Barnyard Grass (Echinochloa crusgalli) -- considered "a very serious weed in many major world crops" -- grows wild and proud in Eastern Salt's storage yard across the street from the pier, half a block from our house. Until recently, not much else would grow in that dirt-poor little acre of industrial wasteland used for temporary storage of heavy equipment, but this summer a swarm of butterflies, moths, bees, wasps and other members of the nectar-sipping community have been discovering the joys of our young Harvard Design School friend, Dan Adams's experimental garden, "Flowers at the Industrial Edge" (see below). Invasive or not? It depends on where you live. Barnyard Grass is not listed in the Invasive Plant Atlas of New England, but other plants growing on the site are, including Japanese Knotweed, Garlic Mustard and Tree of Heaven. We haven't seen much of any Japanese Knotweed elsewhere in Chelsea, but Most-Wanted fugitive Garlic Mustard has become a weedy nuisance in our garden over the last few years, while Tree of Heaven -- despite weedy tendencies -- has always been a welcome source of space definition and shade on our property and throughout the city.
For about $50, Dan and Eastern Salt groundsmen had bought three packages of mixed perennial flower seeds at the local Home Depot in early summer, spread out some surplus loam that had been lying around the yard and sown the seeds to create a broad border around the perimeter. Like a nervous father-to-be, Dan worried his way through the germination period, wondering whether anything would grow.
We'd noticed something colorful sprouting up behind the fence along the verge of the storage yard the last few times we walked by. Today the man of the hour, Dan himself (above) was there, videodocumenting some of the happy consequences (see below) of his minimalist landscape intervention, part of an ongoing project -- in cooperation with Eastern Salt -- to energize this part of the Chelsea working waterfront, making it a draw not only for bees and butterflies, but for people, too, a destination for both active and passive recreation. Last weekend -- an event we missed due to out-of-town partying -- the salt pier was the setting for a creekside festival with visiting Coast Guard boats open for public inspection. If all goes according to plan -- or should we say according to pipe dream? -- a working replica of Darwin's HMS Beagle may be lying alongside Eastern Salt for public inspection in a year or two (at the link, scroll down to "2. 'There is grandeur in this view of life'").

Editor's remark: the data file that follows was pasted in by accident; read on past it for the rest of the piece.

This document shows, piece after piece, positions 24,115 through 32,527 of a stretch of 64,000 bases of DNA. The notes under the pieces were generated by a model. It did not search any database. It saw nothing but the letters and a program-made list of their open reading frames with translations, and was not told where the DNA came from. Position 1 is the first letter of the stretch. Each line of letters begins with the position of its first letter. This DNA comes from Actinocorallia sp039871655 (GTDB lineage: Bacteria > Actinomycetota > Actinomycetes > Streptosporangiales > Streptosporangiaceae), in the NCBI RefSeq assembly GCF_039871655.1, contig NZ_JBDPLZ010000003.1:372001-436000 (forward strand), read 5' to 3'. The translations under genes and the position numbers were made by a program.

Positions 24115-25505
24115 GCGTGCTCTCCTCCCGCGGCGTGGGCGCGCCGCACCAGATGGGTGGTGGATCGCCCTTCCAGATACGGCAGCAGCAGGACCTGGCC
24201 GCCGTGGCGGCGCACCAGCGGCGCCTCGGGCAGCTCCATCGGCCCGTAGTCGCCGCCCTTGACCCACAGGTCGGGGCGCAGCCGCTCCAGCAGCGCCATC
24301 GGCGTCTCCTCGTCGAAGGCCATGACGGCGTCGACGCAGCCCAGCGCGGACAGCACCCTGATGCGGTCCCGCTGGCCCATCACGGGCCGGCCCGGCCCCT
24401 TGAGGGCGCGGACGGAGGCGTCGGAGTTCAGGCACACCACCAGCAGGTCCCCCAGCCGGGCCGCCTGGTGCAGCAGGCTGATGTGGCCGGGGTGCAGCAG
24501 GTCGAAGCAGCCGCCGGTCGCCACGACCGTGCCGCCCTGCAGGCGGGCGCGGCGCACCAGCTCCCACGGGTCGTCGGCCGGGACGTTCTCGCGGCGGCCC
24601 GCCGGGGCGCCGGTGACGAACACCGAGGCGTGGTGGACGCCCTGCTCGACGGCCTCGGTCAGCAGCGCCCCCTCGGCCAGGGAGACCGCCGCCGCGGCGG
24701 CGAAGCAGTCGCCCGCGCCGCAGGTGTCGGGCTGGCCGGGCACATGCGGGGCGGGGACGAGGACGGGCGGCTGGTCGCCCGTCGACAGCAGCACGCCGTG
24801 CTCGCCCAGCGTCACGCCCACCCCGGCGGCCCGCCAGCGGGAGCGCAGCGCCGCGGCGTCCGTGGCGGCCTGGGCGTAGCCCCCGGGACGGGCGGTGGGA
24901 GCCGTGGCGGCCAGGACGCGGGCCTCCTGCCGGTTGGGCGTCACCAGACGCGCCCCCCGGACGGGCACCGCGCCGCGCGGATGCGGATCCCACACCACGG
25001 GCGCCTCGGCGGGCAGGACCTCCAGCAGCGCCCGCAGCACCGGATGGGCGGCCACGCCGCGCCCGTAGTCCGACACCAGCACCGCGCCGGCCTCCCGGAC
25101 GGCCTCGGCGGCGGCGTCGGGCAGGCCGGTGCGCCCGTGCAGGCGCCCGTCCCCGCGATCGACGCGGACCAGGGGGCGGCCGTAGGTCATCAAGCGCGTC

With his state-of-the-art video camera, Dan was able to produce these informationally rich "magnifying-glass" images documenting visitations of a Monarch Butterfly and Bumble Bee who found his "Flowers at the Industrial Edge" garden to their liking. Build the nectar source, and they will come. "I didn't realize that you are so knowledgable about these 'wild' plantings," Dan emailed following our serendipitous meeting in the garden this afternoon, recapping what this latest work-in-progress is about:
As I expressed to you, this first crop was mainly an experiment to see how things would grow. In the future, what I think would be interesting is to be slightly more calculated about which seeds we plant, but as we discussed I am really just happy to see how an industrial edge, temporarily fallow landscape can flourish and bring some bright colors into the community.
The flora and fauna of disturbed landscapes are our cup of tea. Shall we pour?
Update: Beauty in the eye of the beholder from blogfriend Jill Fallon of The Business of Life in the comments:
I love this story. Dan could be the spiritual child of Johnny Appleseed and Lady Bird Johnson. More beauty. Beauty everywhere.